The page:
Last week, some pretty big financial names kicked off another earnings season with some good earnings per share (eps) beats. JP Morgan, Citigroup, Wells Fargo, and PNC all reported and beat the street’s expectations on eps and all but Wells Fargo beat estimates on top-line revenue. All but PNC are represented in the Top 10 of financials by “index weight” in the S&P 500. This week we have Blackrock Inc. reporting today, Goldman Sachs and Bank of America tomorrow, and Morgan Stanley due on Wednesday. Goldman, B of A and Morgan Stanley are also in the S&P top 10 financials by index weight. With the strong earnings we saw Friday and the anticipation of more this week, one would think stocks would have been higher Friday and continue the up momentum this week.
Stocks were indeed higher Friday with the NASDAQ +.61%, the Dow +.39% and the S&P +.47%, with the latter 2 reaching new all-time record highs and record high closes, but the financial sector did not lead. The financials was the only negative sector on Friday turning in a -.52% performance Friday. When you break the sector down, you see the the weakest performer within the sector was the banks (-.97%). But didn’t they beat estimates?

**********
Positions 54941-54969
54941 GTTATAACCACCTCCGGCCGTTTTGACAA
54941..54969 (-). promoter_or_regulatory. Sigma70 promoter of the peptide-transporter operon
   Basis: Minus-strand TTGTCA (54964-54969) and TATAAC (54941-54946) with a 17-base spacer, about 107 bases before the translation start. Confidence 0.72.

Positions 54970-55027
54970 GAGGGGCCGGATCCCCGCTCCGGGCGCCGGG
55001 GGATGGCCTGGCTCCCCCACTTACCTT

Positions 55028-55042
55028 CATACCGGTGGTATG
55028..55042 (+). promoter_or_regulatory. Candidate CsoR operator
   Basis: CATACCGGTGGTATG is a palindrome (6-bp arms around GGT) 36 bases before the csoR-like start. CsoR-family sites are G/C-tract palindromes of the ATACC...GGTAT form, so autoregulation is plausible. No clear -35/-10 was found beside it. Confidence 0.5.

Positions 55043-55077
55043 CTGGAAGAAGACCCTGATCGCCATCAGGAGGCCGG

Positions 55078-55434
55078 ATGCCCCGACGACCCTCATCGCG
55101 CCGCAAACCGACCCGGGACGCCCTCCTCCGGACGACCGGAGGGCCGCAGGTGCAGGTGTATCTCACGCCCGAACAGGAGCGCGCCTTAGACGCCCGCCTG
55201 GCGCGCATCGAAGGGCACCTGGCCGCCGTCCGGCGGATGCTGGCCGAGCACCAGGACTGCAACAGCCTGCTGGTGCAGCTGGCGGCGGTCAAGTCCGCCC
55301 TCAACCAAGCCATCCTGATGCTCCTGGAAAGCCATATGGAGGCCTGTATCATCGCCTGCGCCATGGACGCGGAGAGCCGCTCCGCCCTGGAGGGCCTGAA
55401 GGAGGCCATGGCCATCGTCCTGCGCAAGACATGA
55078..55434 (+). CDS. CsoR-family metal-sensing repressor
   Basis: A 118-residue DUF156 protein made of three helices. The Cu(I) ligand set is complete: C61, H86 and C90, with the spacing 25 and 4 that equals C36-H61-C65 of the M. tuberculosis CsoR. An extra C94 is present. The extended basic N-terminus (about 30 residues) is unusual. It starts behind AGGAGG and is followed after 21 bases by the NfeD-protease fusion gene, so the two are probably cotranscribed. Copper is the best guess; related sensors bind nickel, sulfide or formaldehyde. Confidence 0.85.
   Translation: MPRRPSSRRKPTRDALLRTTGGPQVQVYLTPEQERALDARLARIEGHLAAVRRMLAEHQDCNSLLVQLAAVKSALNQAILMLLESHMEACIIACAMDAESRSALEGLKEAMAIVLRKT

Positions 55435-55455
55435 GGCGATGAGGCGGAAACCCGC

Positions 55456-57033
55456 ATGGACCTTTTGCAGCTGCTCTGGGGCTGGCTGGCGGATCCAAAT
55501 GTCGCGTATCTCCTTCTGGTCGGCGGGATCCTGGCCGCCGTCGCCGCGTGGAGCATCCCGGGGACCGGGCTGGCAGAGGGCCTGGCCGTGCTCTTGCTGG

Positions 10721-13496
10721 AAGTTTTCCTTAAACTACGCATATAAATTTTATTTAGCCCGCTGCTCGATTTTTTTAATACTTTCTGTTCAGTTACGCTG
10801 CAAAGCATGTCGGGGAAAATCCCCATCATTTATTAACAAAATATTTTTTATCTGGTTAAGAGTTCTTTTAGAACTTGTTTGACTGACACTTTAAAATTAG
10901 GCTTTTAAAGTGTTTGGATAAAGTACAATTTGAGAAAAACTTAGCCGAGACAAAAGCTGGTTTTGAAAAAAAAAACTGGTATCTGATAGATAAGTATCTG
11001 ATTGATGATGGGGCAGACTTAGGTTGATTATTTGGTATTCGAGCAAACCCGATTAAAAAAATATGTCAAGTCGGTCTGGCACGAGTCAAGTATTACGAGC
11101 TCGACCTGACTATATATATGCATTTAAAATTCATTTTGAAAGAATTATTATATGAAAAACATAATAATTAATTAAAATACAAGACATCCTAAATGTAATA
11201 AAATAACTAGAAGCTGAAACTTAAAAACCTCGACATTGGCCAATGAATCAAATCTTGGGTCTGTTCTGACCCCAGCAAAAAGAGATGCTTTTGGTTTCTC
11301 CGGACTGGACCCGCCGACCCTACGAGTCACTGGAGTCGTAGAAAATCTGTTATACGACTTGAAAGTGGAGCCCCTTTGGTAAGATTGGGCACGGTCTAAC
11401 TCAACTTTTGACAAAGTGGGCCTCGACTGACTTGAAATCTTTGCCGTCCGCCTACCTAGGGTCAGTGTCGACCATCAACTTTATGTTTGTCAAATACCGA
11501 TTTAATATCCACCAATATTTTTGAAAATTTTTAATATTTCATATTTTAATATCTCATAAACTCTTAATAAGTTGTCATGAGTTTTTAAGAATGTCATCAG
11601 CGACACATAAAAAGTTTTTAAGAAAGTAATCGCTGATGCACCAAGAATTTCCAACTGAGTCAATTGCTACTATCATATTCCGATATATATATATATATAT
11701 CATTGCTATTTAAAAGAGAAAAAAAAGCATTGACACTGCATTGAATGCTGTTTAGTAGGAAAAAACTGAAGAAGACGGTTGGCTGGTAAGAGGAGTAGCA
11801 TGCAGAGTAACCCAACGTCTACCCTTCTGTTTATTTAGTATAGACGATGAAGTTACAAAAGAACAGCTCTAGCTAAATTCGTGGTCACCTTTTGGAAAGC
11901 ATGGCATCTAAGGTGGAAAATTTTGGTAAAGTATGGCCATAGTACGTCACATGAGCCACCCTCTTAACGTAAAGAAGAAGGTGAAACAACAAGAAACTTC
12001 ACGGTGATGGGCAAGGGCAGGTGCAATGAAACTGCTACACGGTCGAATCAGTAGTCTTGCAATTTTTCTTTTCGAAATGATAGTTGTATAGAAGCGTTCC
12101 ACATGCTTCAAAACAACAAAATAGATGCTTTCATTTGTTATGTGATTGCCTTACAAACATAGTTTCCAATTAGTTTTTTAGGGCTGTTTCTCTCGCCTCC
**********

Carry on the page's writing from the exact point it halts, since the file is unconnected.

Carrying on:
There is always more than one ingredient in a stew. Banks turned in good numbers and went down, while the US economy turned in some pretty poor number and overall markets went up. The backdrop of interest rates are the reason. If you ever wondered if low rates were truly the reason for the bull market, Friday was practically a step-by-step on why the answer is yes.
The US missed on the CPI estimates, retails sales were negative (they were expected positive) and industrial production beat on the headline but the prior month was revised down. This caused markets the think the Fed would not only stay on a less aggressive path of rate hikes and balance sheet normalization, but might have to stop entirely. This is the 5th month in a row that year over year CPI in the US has fallen since reaching 2.27% in Jan ’17. 10 year note yields fell as low as 2.279% before closing back slightly higher at 2.319%.
So back to banks; higher 10 year yields, with a stable-to-slowly rising Fed funds rate means a steep yield curve and more profits in bank lending. Loans are the source of the banks “easy money”, so if the easy money trend is slowing, then banks will have to take more risk to hit their numbers. On the contrary, the low rates by the Fed are the source of other industry’s easy money so if he Fed has to pause, then stocks in everything (except maybe) banks go higher.
There’s more to it than just this, but the simple answer is bank stocks correlate very highly to bond yields, so if rates rise, banks stocks rise. If the rise too fast, the S&P falls.